- Navigation – maps, compass, GPS
- Sun protection – sunglasses, hat, sunscreen
- Illumination – Lanterns, headlight, flashlight
- First-aid kit – more on this below
- Insulation – jacket, gloves, additional layers
- Nutrition – enough sustenance plus extra just in case
- Hydration – water and water treatment supplies should you collect water that requires purification
- Emergency shelter – tent, space blanket, tarp
- Repair kit – multifunctional tools, duct tape
- Fire – matches, lighters, fire starters
This basic and non-exhaustive list should be added to depending on your hike and the circumstances.
If hiking abroad, you should also consider purchasing travel insurance to ensure you're covered in case you have an injury or an accident.
7. Pack a Proper First-Aid Kit
This is a must-have item for any outdoor adventure and can help you treat minor injuries and illnesses, preventing them from becoming more severe.
A basic first-aid kit should always include the following:
- Adhesive bandages of varying sizes
- Gauze pads and adhesive tape
- Pain relievers such as ibuprofen or acetaminophen
- Antiseptic wipes or solution
- Tweezers and scissors
- Blister treatment
- Insect repellent and sunscreen
These first-aid kits can be bought pre-made or collected and packed at home, but be sure to familiarize yourself with each item and ensure they are up to date before each trip.
8. Stay on the Trail
For your safety and the preservation of natural resources, it is paramount that you remain on the designated hiking trail.
Going off-trail can cause something called “social trails,” an unofficial carving into the wilderness that disrupts natural vegetation and animals and can cause land erosion.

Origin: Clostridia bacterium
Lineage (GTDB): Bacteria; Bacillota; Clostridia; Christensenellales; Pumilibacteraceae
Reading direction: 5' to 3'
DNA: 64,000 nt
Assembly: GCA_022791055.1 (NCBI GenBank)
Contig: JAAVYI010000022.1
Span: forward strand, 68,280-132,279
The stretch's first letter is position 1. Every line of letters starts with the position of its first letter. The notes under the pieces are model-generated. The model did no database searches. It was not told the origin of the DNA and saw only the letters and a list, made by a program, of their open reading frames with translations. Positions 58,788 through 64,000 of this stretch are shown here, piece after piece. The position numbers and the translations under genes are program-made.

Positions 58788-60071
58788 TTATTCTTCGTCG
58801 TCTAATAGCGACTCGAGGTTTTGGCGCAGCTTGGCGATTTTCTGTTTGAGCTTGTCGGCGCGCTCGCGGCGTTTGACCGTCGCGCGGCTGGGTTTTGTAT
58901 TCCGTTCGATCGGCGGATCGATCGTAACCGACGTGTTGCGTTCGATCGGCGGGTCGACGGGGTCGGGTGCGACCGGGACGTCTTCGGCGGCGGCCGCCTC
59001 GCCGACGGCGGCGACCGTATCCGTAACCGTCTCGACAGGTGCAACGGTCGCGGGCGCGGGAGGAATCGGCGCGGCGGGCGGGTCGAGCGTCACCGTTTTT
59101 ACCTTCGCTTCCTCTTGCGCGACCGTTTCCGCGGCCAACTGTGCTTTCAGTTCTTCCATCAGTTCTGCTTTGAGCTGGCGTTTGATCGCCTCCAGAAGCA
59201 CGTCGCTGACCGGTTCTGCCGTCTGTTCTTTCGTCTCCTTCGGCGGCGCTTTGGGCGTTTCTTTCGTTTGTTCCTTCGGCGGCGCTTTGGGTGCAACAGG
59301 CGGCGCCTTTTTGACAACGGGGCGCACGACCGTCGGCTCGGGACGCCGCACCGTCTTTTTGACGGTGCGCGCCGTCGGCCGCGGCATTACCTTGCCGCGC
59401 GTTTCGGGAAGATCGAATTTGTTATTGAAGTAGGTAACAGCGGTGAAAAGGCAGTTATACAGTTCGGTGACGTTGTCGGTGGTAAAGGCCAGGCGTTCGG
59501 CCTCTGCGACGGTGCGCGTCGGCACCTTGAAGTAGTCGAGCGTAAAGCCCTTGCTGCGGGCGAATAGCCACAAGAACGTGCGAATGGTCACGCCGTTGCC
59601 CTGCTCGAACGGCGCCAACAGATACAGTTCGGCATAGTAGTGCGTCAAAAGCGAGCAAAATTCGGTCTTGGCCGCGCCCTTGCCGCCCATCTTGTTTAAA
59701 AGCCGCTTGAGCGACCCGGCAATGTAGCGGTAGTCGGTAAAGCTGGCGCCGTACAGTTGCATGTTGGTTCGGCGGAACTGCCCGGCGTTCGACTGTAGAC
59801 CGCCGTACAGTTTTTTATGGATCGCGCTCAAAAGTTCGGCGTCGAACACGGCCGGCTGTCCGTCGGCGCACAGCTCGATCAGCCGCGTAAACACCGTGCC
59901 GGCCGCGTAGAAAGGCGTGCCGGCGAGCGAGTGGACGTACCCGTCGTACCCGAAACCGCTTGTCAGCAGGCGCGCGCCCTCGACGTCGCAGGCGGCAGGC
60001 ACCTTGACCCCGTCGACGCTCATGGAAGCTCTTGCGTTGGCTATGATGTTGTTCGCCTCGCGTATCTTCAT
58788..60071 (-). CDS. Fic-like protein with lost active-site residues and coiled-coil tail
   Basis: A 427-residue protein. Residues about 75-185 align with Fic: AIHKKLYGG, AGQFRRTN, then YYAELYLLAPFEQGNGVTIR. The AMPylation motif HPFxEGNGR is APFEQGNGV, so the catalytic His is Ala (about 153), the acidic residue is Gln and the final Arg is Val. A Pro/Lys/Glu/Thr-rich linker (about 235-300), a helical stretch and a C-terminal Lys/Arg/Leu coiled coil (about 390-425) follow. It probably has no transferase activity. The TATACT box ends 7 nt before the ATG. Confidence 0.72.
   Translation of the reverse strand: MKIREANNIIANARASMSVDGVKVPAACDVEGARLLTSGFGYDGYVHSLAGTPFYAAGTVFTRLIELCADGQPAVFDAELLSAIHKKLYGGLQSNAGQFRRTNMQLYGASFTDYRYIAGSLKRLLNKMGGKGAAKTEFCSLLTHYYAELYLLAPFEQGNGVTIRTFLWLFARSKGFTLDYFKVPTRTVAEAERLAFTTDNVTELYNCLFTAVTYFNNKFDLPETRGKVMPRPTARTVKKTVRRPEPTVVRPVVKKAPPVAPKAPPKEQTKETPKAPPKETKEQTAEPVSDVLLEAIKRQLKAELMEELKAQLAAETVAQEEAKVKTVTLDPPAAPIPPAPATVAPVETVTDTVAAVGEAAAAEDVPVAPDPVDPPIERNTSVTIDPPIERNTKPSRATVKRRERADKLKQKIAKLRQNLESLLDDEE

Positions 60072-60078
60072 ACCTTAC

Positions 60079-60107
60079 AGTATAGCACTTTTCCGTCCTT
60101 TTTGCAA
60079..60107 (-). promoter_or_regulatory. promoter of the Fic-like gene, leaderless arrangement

This can also be exceptionally dangerous for other hikers who may mistake this social trail as the official trail and wind up trekking in the wrong direction.
Staying on the trail also keeps you safe if you need help or require assistance.
9. Use Extra Caution During the Second Half
Accidents are more likely to happen in the second half of the hike due to muscle fatigue, exhaustion, and lack of focus.
It is crucial to pay close attention to your footing and surroundings and take your time making your way back down the trail.
10. Listen to Your Body
As prepared as you may be for this hike, your body may say otherwise during the trek.
Never push yourself or any member of the group past their limits. Take breaks when necessary, and be ready to turn back if it comes down to it.
Your safety is the top priority; never let your pride or hyper-focus on finishing get in the way of your well-being.
Remember that hikes are meant to be enjoyed; it is often a marathon, not a race. So keep these safety tips for hikers in mind, take your time, respect your natural surroundings, and have fun!
This story is brought to you in partnership with Global Emergency Medics.
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Planning a trip? Go Backpacking recommends:
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- World Nomads for travel insurance.
- Hostelworld for booking hostels.
- Rail Europe for train passes.